Two Breakthrough Reminders

Have you ever experienced a frustrating, stifled, and uncomfortable practice session, followed by a free, effortless, and resonant experience only a few hours later?

Having the entire day off, I was excited to tackle some personal projects and spend time practicing. Early on, I found myself feeling frustrated and limited. My sound felt muffled and my airstream interrupted.

After spending the remainder of the afternoon away from my flute, I came back in the evening to work on etudes. Right away, I had an easier time due to reduced stress (from checking things off my to do list during the day), and my body feeling naturally warmed up from moving throughout the day.

Feeling a sense of clarity, I remembered two important cues that accelerated my progress and led to breakthroughs in sound and expression.

Balance the Head on the Spine

One of the first things I learned in my initial study of Body Mapping is that the head weighs as much as a bowling ball and balances on top of the spine at the atlanto-occipital joint. The base of the skull meets the top vertebrae of the spine at a central point internally. I re-invited the idea of balance at the A-O joint into my practice session by palpating the base of the skull and mapping the location of the top of the spine. Once I had a clearer picture of where the A-O joint lives, I turned my head left and right with ease. Turning the head to the left and bringing the flute to meet my face (versus compromising balance by bringing the head to the flute) led me to enjoy ease that was missing from my earlier practice session.


Aww, Not Eeee

I frequently remind myself and my students to maintain space in the mouth, allowing the soft palate to release and lift upward, especially when sound begins to feel stifled. While practicing, I reminded myself to maintain an "aww" shape in the mouth, inhibiting my habit of an "eee" vowel shape. Additionally, I noticed that I tend to change to the "eee" vowel shape on right hand notes in all octaves (D, E-flat, E), and on almost all notes in the high register. Allowing the "aww" shape consistently allowed an effortless resonance that turned my frustration into excitement!


Making an Action Plan for Improvement

I first started this blog during my summer before grad school as a means of focusing ideas and personal discoveries to continue the process of improvement before moving on to a new studio. Since graduating from FSU, I have had ups and downs in finding similar focus. Lacking the structure of school leaves me wondering: What should I do now? At the same time, everything feels like a possibility. Having no real goal in sight leaves me standing in front of an abyss. I'm constantly pulling pieces off my bookshelf saying: I'll learn this next! However, I have reached a point of feeling so sporadic (with everything from my bookshelves landing in piles around my room every week) that I'm ready to focus back in on improving mindfully with the bigger picture in mind.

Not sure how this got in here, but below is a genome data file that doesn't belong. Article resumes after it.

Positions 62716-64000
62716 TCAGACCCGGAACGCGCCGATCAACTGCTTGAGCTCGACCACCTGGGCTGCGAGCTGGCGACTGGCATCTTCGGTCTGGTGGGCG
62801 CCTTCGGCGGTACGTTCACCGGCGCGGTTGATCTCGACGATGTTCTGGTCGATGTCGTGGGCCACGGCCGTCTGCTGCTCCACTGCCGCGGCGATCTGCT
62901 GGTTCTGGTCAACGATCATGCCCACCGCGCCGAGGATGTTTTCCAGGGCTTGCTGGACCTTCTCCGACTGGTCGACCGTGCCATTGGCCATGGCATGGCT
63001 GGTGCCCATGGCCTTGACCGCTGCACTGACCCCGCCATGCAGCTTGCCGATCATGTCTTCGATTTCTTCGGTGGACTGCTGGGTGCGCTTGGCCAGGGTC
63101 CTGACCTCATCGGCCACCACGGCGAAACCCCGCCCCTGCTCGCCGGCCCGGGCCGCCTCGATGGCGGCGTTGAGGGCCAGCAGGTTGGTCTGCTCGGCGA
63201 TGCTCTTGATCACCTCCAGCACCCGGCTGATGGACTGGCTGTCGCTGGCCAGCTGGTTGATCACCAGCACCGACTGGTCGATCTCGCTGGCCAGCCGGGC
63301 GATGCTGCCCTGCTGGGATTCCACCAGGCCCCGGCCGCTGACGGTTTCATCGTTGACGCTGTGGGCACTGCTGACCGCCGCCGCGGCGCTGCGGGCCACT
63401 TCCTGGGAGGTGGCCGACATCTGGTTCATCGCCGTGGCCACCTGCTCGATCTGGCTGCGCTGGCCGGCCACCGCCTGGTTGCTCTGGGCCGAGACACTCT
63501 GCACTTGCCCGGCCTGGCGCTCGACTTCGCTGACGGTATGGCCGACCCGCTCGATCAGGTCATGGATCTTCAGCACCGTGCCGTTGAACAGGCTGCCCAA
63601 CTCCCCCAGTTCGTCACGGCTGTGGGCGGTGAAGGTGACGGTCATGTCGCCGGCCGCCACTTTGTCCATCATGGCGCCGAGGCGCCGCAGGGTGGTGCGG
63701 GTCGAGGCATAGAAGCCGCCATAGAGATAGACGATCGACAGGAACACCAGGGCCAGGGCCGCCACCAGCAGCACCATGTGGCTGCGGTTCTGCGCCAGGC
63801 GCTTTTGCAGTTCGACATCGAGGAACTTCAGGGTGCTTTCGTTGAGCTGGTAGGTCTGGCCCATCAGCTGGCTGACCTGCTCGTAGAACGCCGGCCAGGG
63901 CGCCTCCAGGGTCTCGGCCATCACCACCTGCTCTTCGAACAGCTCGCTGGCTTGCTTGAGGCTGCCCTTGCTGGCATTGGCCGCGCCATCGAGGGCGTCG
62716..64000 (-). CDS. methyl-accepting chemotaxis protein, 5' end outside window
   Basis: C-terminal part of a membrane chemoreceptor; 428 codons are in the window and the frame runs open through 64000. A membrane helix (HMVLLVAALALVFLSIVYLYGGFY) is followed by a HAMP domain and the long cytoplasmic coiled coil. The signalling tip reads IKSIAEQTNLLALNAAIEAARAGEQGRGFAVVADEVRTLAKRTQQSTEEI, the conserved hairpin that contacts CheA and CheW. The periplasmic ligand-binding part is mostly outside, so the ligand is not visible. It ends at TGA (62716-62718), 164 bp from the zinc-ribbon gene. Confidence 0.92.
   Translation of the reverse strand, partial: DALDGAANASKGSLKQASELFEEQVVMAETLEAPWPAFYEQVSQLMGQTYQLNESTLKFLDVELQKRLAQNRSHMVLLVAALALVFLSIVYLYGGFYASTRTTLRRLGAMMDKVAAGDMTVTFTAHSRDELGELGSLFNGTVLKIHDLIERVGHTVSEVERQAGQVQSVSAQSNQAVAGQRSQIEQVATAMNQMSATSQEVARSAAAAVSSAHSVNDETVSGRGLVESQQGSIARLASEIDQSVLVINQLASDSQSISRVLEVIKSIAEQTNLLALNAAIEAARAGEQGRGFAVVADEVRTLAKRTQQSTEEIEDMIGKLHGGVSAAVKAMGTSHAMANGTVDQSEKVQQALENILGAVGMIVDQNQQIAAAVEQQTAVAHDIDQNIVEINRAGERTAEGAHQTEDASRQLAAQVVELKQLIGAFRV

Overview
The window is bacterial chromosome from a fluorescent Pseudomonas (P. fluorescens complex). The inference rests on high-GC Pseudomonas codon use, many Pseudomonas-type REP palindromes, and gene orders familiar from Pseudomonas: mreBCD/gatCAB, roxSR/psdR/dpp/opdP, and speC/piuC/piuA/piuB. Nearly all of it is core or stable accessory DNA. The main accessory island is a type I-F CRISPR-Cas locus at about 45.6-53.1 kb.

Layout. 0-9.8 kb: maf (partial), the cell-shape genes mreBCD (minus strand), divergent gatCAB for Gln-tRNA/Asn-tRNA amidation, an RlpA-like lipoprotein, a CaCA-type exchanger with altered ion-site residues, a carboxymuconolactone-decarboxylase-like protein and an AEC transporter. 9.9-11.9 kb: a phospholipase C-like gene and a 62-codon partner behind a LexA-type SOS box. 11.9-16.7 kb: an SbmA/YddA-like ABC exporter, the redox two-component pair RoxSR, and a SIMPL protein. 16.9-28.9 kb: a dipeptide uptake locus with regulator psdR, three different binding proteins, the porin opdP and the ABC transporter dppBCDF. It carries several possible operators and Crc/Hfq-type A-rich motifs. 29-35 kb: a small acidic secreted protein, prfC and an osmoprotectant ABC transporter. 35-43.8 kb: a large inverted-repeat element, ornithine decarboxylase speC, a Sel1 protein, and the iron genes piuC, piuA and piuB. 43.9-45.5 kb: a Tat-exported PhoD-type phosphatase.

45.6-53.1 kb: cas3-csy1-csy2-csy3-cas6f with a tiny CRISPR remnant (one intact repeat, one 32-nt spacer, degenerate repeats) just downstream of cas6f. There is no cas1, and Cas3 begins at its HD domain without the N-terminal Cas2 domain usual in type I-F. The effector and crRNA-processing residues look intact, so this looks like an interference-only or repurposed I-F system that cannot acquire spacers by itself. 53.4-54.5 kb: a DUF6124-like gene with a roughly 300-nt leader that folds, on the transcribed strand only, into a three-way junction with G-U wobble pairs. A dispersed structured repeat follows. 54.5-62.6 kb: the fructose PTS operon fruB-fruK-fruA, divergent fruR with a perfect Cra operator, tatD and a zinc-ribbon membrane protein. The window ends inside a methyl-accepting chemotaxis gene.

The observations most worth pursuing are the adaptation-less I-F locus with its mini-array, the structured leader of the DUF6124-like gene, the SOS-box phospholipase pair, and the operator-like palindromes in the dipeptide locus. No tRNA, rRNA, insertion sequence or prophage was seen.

I always tell my students to approach their practice sessions with this goal: Leave having made a specific improvement that can be described in words, regardless of how much time was spent.

Here's what I'm committing to in my own Personal Improvement Journey

Decide to Improve in 20 Minutes: Instead of letting time pass by while playing through the gamut of exercises assuming progress will occur, decide to practice on purpose. Don't let your practice session happen to you. Stay present and do work.

1. Make a decision. Focus in on what you're going to practice and commit.

2. Where are the issues? Record yourself for a fresh perception of areas to be improved. This can be an exchange of several notes in a scale, certain middle register notes in tone exercises, or technically difficult passages in a piece. The big picture and context within a piece are crucial points to be aware of when making musical decisions. Understand the big picture first, then extract the difficult spots for examination. To avoid the urge of straying back to the easier spots, cover the rest of the page with paper or sticky notes.

3. Why is it hard? Articulate what specifically makes this area difficult. Maybe the issue is a series of difficult fingerings. Why are these fingerings difficult? The more fingers that need to travel to change to another note, the more difficult coordination can be.

4. How can I address these difficulties? What action steps can I take to improve now that I know the 'What' and the 'Why?' To address the above example, put a spotlight on how you're moving your fingers. Observing which fingers tend to lift high off the keys allows the choice to keep them closer. Slowly and precisely move fingers exactly together to improve coordination.

Decide to fix the issues. Put a timer on and spend 3, 5, 10 minutes working through each step of your action plan. Observe, experiment, learn, and make an improvement you can describe in words when you're done.

Get your planner:

Download my Improvement Action Planning Template and commit to making more improvements every time you practice!